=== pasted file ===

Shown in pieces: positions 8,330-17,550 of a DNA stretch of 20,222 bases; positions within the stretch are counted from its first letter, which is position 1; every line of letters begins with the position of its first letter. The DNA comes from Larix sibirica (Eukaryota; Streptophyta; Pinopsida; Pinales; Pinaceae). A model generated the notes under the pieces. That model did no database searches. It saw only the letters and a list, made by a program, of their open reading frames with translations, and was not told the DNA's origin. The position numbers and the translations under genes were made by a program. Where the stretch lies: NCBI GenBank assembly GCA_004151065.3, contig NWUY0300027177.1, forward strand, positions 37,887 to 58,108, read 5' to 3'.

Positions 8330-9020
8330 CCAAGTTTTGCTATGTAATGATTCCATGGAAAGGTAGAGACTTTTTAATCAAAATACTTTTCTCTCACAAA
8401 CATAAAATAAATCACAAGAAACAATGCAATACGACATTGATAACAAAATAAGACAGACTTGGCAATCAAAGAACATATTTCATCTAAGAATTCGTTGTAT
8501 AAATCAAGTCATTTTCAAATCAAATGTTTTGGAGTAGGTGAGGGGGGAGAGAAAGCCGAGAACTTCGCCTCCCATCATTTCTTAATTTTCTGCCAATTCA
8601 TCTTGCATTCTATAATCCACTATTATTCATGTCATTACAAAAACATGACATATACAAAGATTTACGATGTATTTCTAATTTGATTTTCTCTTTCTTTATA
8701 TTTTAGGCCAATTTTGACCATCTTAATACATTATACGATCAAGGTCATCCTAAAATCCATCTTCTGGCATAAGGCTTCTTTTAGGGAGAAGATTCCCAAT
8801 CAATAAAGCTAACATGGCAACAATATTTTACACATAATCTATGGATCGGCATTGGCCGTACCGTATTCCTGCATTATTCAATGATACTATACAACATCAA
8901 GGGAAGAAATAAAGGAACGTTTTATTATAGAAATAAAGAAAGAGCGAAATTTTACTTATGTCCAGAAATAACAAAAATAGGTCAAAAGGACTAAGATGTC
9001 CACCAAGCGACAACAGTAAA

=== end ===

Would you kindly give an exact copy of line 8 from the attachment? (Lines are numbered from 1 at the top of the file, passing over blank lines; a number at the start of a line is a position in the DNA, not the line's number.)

8801 CAATAAAGCTAACATGGCAACAATATTTTACACATAATCTATGGATCGGCATTGGCCGTACCGTATTCCTGCATTATTCAATGATACTATACAACATCAA